1st Edition

An Introduction To Quantum Field Theory

ISBN 9780201503975
Published October 2, 1995 by CRC Press
866 Pages

USD $130.00

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Book Description

An Introduction to Quantum Field Theory is a textbook intended for the graduate physics course covering relativistic quantum mechanics, quantum electrodynamics, and Feynman diagrams. The authors make these subjects accessible through carefully worked examples illustrating the technical aspects of the subject, and intuitive explanations of what is going on behind the mathematics.

After presenting the basics of quantum electrodynamics, the authors discuss the theory of renormalization and its relation to statistical mechanics, and introduce the renormalization group. This discussion sets the stage for a discussion of the physical principles that underlie the fundamental interactions of elementary particle physics and their description by gauge field theories.

Table of Contents

Part I: Feyman Diagrams and Quantum Elctrodynamics

Invitation: Pair Production in e * r e ~ Annihilation

The Klein Gordon Field

The Dirac Field

Interacting Fields and Feynman Diagrams

Elementary Processes of Quantum Electrodynamics

Radiative Corrections: Introduction

Radiative Corrections: Some Formal Developments

Part II: Renormalization

Invitation: Ultraviolet Cutoffs and Critical Flucutations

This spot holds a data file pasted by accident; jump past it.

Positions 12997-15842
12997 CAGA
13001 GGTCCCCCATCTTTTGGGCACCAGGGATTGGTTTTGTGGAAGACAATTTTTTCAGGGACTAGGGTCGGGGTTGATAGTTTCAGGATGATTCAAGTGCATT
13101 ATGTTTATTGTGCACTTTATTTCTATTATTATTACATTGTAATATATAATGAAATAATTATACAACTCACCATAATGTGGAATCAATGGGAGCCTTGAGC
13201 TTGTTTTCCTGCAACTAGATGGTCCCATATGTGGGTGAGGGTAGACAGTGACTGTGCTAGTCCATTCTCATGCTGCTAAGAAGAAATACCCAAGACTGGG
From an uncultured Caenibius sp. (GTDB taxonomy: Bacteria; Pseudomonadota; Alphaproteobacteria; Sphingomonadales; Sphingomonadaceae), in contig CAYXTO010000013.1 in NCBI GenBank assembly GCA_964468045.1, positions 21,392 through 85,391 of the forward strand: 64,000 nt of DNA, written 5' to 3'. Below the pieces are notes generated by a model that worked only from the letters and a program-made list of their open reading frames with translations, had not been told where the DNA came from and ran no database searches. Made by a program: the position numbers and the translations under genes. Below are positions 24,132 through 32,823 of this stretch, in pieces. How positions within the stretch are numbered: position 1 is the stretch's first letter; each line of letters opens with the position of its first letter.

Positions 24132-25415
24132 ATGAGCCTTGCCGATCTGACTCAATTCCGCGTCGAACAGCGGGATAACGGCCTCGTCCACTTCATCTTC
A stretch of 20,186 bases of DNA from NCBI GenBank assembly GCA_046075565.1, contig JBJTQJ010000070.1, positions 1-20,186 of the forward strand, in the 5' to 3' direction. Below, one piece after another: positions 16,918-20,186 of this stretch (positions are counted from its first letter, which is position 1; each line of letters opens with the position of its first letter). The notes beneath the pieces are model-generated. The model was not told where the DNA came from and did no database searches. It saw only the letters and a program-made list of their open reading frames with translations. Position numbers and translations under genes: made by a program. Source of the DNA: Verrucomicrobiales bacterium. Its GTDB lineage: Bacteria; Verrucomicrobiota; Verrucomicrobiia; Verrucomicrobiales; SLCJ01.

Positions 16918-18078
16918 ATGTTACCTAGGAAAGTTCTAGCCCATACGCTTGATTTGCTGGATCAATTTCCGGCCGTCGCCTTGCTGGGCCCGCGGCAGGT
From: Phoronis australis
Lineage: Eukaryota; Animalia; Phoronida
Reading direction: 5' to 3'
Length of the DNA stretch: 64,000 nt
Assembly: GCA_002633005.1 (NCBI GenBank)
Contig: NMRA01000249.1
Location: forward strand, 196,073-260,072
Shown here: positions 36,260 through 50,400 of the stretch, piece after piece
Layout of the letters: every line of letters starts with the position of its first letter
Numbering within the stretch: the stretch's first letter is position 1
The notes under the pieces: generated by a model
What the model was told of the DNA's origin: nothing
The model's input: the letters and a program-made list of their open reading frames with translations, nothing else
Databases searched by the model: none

Functional Methods

Systematics of Renormalization

Renormalization and Symmetry

The Renormalization Group

Critical Exponents and Scalar Field Theory

Part III: Non-Abelian Gauge Theories

Invitation: The Parton Model of Hadron Structure

Non-Abelian Gauge Invariance

Quantization of Non-Abelian Gauge Theories

Quantum Chromodynamics

Operator Products and Effective Vertices

Pertubation Theory Anomalies

Gauge Theories with Spontaneous Symmetry Breaking

Quantization of Spontaneously Broken Gauge Theories

Quantum Field Theory at the Frontier



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Micheal E. Peskin received his doctorate in physics from Cornell University and has held research appointments in theoretical physics at Harvard, Cornell, and CEN Saclay. In 1982, he joined the stafff of the Stanford Linear Accelerator Center, where he is now Professor of Physics.

Daniel V. Schroeder received his doctorate in physics from Stanford University in 1990. He held visiting appointments at Pomona College and Grinnell College before joining the faculty of Weber State University, where he is now Associate Professor of Physics.

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